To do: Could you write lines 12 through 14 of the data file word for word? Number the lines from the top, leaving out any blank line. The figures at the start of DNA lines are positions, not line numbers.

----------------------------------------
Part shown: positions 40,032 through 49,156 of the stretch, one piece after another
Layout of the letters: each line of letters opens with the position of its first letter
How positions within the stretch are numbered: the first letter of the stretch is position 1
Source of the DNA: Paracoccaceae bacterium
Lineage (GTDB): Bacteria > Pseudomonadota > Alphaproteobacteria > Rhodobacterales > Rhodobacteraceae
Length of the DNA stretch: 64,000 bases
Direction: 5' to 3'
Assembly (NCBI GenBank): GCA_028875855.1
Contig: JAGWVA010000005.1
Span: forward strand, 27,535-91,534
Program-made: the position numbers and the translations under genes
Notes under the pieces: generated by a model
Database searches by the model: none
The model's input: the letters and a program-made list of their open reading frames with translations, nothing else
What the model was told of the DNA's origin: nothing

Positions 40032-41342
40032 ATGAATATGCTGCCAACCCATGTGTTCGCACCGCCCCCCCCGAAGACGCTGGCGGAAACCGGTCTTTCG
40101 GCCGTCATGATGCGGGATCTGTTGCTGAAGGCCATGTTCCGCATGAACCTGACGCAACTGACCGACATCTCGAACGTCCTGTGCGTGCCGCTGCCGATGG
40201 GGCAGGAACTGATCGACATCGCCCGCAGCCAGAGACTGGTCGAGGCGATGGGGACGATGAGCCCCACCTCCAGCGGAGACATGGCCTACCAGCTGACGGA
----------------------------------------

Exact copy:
Notes under the pieces: generated by a model
Database searches by the model: none
The model's input: the letters and a program-made list of their open reading frames with translations, nothing else